It is important to recognize that IF you have the curve fitting toolbox, then there are various ways to accomplish that you were looking for, arguably better ways.
As well, be careful in how you use splines. The curve shown in your question seems to be one that classical splines will often fail on, since they will exhibit ringing. Not unlike the Gibbs phenomena I recall from working with Fourier series. Sharp transitions in a curve will cause serious problems when you want to model the data.
UGH. You have ONE data point down at the bottom, then a massive transition to a flat region. This is EXACTLY the kind of data where you do NOT want to use a smoothing spline!!!!!!!!
Note that bump at the top the initial transition in your curve as plotted? That is not part of your curve. It is spurious garbage, introduced by the spline. The spline fit down there is simply wrong, faiing to match any kind of behavior.
Are you kidding? I'm sorry, but you are kidding yourself in this. A smoothing spline is a terribly poor choice to fit that data, IF you include that first data point. It does very little smoothing in the rest of the curve, while introducing garbage at the bottom.
You would be far better off if you just completely dropped the first data point from any analysis. Surprisingly, it seems like you decided to drop the SECOND data point in your data? Given that the second data point is actually consistent with the rest of the data, this seems utterly strange.
I can possibly understand that you decided to drop the next to last data point, as the time stamp listed for that point seems a bit strange. At the same time, the curve is clearly starting to roll over at the top.
ft = fittype( 'smoothingspline' );
excludedPoints = excludedata( xData, yData, 'Indices', [1 276] );
opts = fitoptions( 'Method', 'SmoothingSpline' );
opts.SmoothingParam = 8.e-08;
opts.Exclude = excludedPoints;
[fitresult, gof] = fit( xData,yData, ft, opts );
Now, it appears you want to find the point where the curve transitions from concave to convex? I would point out there are actually several transitions in curvature here. Lets look at the second derivative. This is a spline. You don't need to use an approximate differentiation using a finite difference!!!! You have the curve fitting toolbox, and it can do the differentiation for you.
cfit Curve Fit Object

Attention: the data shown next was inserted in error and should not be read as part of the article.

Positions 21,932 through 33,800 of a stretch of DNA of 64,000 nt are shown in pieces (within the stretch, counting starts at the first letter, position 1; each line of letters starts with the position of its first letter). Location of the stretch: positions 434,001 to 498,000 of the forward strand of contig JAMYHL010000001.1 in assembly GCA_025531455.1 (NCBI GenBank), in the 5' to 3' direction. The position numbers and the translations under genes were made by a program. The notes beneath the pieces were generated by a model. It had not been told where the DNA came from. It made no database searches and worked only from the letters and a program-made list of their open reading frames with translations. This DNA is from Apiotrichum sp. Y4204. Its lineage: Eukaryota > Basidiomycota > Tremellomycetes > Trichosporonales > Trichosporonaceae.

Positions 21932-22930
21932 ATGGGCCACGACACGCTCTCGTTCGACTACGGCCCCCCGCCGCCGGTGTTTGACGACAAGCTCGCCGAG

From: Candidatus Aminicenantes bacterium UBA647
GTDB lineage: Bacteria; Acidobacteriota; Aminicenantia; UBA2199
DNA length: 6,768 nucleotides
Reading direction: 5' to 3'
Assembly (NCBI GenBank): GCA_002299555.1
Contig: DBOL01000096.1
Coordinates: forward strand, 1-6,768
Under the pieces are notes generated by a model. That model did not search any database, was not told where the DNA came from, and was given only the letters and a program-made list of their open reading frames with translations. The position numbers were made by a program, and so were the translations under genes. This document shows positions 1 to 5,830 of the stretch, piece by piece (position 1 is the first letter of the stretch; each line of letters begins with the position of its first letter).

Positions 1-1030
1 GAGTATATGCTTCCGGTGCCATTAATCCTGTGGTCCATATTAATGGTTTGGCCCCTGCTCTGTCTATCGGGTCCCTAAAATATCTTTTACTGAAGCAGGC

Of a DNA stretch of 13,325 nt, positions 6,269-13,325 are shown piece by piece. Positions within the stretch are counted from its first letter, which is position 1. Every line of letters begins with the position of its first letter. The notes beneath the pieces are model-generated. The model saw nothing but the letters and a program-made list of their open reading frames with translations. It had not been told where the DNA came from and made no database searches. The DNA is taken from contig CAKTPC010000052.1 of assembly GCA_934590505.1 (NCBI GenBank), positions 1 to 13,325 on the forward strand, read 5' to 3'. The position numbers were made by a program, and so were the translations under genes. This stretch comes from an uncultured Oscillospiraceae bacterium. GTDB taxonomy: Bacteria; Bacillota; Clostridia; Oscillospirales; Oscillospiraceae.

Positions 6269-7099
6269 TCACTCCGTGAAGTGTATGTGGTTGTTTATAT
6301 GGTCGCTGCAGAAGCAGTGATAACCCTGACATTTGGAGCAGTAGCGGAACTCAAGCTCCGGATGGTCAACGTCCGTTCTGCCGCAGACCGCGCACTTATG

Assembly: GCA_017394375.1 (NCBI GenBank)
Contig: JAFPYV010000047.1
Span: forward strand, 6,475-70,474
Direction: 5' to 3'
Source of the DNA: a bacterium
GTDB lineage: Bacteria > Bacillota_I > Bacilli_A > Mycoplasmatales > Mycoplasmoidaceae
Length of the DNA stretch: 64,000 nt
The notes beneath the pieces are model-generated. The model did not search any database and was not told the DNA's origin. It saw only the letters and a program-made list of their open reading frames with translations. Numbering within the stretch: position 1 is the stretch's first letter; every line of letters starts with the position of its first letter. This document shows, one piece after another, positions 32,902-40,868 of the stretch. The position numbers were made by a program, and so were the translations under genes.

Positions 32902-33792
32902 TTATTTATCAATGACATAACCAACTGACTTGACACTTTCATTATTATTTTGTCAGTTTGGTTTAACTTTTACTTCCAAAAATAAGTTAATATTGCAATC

A cfit object encapsulates the result of fitting a curve to data.
Use the FIT function or CFTOOL to create cfit objects.
You can treat a cfit object as a function to make predictions or
evaluation the curve at values of X. For example to predict what
the population was in 1905, then use
cf = fit( cdate, pop, 'poly2' );
yhat = cf( 1905 )
coeffvalues - Get values of coefficients.
confint - Compute prediction intervals for coefficients.
differentiate - Compute values of derivatives.
feval - Evaluate at new observations.
integrate - Compute values of integral.
plot - Plot a curve fit.
predint - Compute prediction intervals for a curve fit or for
probvalues - Get values of problem parameters.
See also: fit, fittype, sfit.
Documentation for cfit
>> help cfit/differentiate
differentiate Differentiate a fit result object.
DERIV1 = differentiate(FITOBJ,X) differentiates the model FITOBJ at the
points specified by X and returns the result in DERIV1. FITOBJ is a Fit
object generated by the FIT or CFIT function. X is a vector. DERIV1 is
a vector with the same size as X. Mathematically speaking, DERIV1 =
[DERIV1,DERIV2] = differentiate(FITOBJ, X) computes the first and
second derivatives, DERIV1 and DERIV2 respectively, of the model
See also cfit/integrate, fit, cfit.
Documentation for cfit/differentiate
Differentiation is thus quite easy.
xdiff = linspace(xData(2),xData(end),500);
[~,fitdiff2] = differentiate(fitresult,xdiff);
Ugh. What point are you trying to locate now? That transition point would be where the second derivative changes sign. So next, I'll add a reference line at zero, and then expand the y axis to show the behavior near y==0.
So, exactly where do you think this curve exhibits the behavior you want to see? Remember, a postive second derivative region is one where the curve is concave upwards. Even having dropped that first data point, you will not easily find the point you want to find. I think you are kidding yourself.
Derivative estimation is a noise amplification process, a classically ill-posed problem. Estimation of the second derivative is thus also classicly ill-posed, on steroids.